If you spend any amount of time in a real estate office, it won’t be long before you hear one of the most universal questions asked: “How much home can I afford?” It doesn’t matter if the client is a first time buyer or a seasoned shopper, it’s a very common question… and for good reason.

The real estate market is always changing, and for all but the most dedicated, keeping track of all those changes is really a job for agents. After all, who else is keeping up with changing interest rates, common fees and expenses, rising and falling of both supply & demand, along with prices- just to name a few factors! While the buyer might know their income, they rely on other sources to help fill them in on other necessary information. You might be surprised at what you can actually afford!

So, what can you afford? You’re going to start by considering your monthly income and expenses, your credit availability, and your current savings. This can help you get a good idea of how much you can spend, in terms of a dollar amount. There are online calculators such a home affordability calculators and debt-to-income ratio, as well as a mortgage calculator, which can help you get a ballpark estimate of what you might be able to spend… but they don’t tell the whole story.

When searching for a home, you’re not just searching for a price point; you’re also searching for a home that meets your criteria. You need it to be a certain size, you need it to be in a certain area, and, ultimately, you need to spend within your means. Where does your agent come in? They can help fill in the blanks. For example, your mortgage isn’t going to be your only expense- you also have to consider insurance, utilities, HOA fees, property taxes, and maintenance. If you see the list price for a home, keep in mind that it doesn’t include closing costs or an inspection. For the uninitiated, you might be surprised just how much it can cost to purchase a home- without even taking into account the selling price for a home!

While your agent is going to be able to help you get a better understanding of what you need to budget for, you’ll really need to speak with your lender to get an even more detailed breakdown of expected expenses. Their process will help provide information that you can use to make an informed financial decision. In particular, interest rates affect affordability greatly. As the cost to borrow money rises, the amount of loan available to you can decrease… meaning you can’t afford as much home. Most conventional loan programs look at two things: the proposed mortgage amount and your total monthly debt obligations. The mortgage payment includes principal, interest, taxes and insurance and lenders expect this payment to be no more than 35% of your monthly gross income. The total debt each month should be no more than 45%. Total debt includes your mortgage payment plus monthly recurring debt such as credit card debt, car payments, student loans, etc. – anything that might be considered long term payments.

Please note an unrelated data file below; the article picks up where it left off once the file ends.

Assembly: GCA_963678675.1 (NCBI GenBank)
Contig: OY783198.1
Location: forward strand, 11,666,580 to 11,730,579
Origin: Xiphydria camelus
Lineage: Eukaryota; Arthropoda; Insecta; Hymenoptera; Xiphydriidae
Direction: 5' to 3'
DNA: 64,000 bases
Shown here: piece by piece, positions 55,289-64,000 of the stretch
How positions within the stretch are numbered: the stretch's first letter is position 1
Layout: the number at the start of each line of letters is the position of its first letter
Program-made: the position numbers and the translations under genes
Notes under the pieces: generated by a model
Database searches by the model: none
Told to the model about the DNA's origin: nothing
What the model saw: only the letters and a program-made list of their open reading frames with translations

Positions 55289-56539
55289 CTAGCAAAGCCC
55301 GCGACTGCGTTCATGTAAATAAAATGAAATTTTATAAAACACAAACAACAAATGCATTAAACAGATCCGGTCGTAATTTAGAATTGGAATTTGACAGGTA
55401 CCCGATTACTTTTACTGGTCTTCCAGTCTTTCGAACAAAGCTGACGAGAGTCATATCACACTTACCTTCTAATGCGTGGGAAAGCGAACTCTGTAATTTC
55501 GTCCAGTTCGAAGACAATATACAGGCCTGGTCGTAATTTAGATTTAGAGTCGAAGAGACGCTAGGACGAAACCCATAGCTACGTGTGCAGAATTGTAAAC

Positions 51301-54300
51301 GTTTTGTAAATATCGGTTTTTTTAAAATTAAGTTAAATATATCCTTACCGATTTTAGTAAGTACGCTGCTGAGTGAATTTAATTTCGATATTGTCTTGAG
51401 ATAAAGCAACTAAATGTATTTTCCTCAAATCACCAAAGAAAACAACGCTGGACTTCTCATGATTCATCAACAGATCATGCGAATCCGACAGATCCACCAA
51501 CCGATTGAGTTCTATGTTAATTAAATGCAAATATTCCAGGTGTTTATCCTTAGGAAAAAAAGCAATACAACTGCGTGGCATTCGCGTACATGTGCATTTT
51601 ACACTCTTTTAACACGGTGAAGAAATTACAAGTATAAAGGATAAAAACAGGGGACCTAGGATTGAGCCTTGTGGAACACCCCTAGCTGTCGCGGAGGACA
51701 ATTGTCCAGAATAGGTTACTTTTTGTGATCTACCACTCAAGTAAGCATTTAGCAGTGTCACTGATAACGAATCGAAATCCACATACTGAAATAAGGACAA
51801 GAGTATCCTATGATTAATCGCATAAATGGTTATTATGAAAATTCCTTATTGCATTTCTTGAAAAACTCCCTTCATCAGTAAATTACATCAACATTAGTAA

Rising property values can also mean increased taxes, again decreasing the amount you thought you could initially afford. As you can see, asking “What can I afford?” isn’t a straight forward answer! Before you start searching listings and attending open houses, it’s a good idea to understand what you’re getting yourself into, and just how much you can realistically afford. Owning your own home is one of the biggest financial decisions you’ll ever make, so do so with good information and confidence that you’re making the right decision! Keep the costs in mind: there’s more to buying a home than just the mortgage.